The major detractor from our dining experience at Lolita was the tofu. The texture was so unpleasant. I wish I could do it all over again with portobello – at a cheaper price. And it's cash only, so bring the big bills!
106 S. 13th St., Philadelphia, PA 19107
Sun.-Tues., 5-10 p.m.; Wed.-Thurs., 5-10:30 p.m.; Fri.-Sat., 5-11 p.m.
Saturday, June 14, 2008
A reader alerted me to Johnnie’s Dog House, a small franchise with locations in the Philadelphia airport and in
If you know me, or actually read the crap on this blog, you know I loves me some molded, pressed, imitation pig parts in a bun, preferably from a street cart, but whatever. I take fake wiener where I can get it.
The reader alert came back in January, and I’ve been keeping my eyes pried for signs of Johnnie’s Dog House development for quite some time with no glimmer of hope. But today I spied the Johnnie's Dog House construction at 3401 Concord Pike. That’s at the intersection of
So excited! Report coming as soon as they open, and I can drag my derriere up there.
Wednesday, June 11, 2008
So, there’s not much going on in the veggie garden right now. It’s a big ol’ snoozer out there.
The garden is sort of in between right now – in between the fading cool crops (lettuce, spinach, mustard, arugula, and mizuna are toast) and the growing warm crops (tomatoes, peppers, eggplant, cucumber, watermelon don't have fruit, yet).
The cilantro is blooming, which means it’s at death’s door, and, if we wait it out, coriander will make its presence (cilantro seeds = coriander).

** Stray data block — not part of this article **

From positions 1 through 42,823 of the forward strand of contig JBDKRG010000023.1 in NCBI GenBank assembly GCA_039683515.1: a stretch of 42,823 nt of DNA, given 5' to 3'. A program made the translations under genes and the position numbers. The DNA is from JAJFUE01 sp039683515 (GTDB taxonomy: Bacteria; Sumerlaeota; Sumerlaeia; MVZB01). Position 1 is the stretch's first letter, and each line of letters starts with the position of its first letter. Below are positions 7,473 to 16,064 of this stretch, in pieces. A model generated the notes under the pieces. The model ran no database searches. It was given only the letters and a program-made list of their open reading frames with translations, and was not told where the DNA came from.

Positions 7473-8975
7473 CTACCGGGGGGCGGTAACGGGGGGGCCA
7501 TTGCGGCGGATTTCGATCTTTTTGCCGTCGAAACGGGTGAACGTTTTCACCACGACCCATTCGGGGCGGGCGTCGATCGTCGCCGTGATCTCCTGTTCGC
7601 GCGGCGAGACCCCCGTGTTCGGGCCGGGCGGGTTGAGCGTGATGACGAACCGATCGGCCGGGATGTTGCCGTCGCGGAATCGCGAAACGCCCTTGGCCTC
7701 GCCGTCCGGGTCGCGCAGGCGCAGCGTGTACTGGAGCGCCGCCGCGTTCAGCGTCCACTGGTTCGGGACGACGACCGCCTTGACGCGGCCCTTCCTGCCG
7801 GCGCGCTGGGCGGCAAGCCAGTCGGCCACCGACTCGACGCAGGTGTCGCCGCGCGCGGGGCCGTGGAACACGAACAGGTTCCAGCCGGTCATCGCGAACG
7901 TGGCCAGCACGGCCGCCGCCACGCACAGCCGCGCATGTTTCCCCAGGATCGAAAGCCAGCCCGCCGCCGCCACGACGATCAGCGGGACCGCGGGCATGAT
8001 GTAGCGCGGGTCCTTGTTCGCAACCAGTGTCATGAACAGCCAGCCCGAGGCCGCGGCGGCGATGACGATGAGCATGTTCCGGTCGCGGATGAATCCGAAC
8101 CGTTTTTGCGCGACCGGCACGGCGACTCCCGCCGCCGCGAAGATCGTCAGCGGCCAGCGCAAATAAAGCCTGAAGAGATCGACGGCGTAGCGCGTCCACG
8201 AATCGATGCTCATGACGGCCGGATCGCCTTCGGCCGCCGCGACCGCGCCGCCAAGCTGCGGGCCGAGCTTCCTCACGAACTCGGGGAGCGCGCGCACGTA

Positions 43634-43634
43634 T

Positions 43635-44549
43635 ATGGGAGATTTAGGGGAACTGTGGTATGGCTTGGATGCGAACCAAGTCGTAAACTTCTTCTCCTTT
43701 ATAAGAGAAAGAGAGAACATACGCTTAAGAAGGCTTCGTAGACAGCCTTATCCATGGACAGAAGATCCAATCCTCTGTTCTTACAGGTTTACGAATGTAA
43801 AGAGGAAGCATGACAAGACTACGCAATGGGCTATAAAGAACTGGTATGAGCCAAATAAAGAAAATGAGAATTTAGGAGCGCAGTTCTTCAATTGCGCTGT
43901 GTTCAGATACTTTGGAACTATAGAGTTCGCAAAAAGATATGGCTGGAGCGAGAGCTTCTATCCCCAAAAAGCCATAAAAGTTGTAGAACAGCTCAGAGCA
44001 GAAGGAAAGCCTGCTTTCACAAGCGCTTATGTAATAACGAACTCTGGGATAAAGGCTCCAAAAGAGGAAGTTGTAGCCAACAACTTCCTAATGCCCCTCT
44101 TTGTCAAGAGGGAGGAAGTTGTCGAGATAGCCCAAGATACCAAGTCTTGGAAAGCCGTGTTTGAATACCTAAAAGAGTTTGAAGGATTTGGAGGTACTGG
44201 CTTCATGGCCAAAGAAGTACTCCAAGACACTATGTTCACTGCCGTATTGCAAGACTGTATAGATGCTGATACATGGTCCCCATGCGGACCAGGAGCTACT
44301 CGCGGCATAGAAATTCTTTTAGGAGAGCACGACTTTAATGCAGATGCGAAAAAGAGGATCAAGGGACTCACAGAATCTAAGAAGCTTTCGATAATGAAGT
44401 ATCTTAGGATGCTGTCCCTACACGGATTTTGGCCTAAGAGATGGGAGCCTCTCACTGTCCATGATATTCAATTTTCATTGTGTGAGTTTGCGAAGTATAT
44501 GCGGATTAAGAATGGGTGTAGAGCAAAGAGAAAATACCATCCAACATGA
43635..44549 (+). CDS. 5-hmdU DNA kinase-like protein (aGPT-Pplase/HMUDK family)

Since it’s such a bore out there, I’ll tell you about my super-duper, kick-ass bucket. I’ve gardened for umpteen years with a used 15 gallon black plastic bucket that trees come in, and, really, it worked just fine, but... no more! I got myself a Tubtrug - extra large, to be exact.
What’s great about Tubtrugs:
wide range of colors (this is important, no?)
handles a lot of weight
holds water (hello, ice and beverage filled party bucket)
flexible, so you can grab both handles in one hand to carry, and
can squeeze it together to make a spout to pour out dirt or water
I actually gave one of these to my sister for Christmas! I was like, “Um…so...I got you a bucket for Christmas, but it’s awesome!” She then put all her presents in the bucket and was able to carry them all in one trip. See! Awesome.Urban Gardening 2.0 - Mid-May
Urban Gardening 2.0 - Late April
Urban Gardeining 2.0 - Late March
Urban Gardening 1.0
Tuesday, June 10, 2008
Six hours of working outside today and I called it good. The only thing is, I live on the second floor with no AC or window units, just a box fan. You can see from my dearly loved temperature gauge that at 2 in the afternoon the inside of my house is already 89°. I’m gonna take a cold shower and go "shopping" for the next eight hours.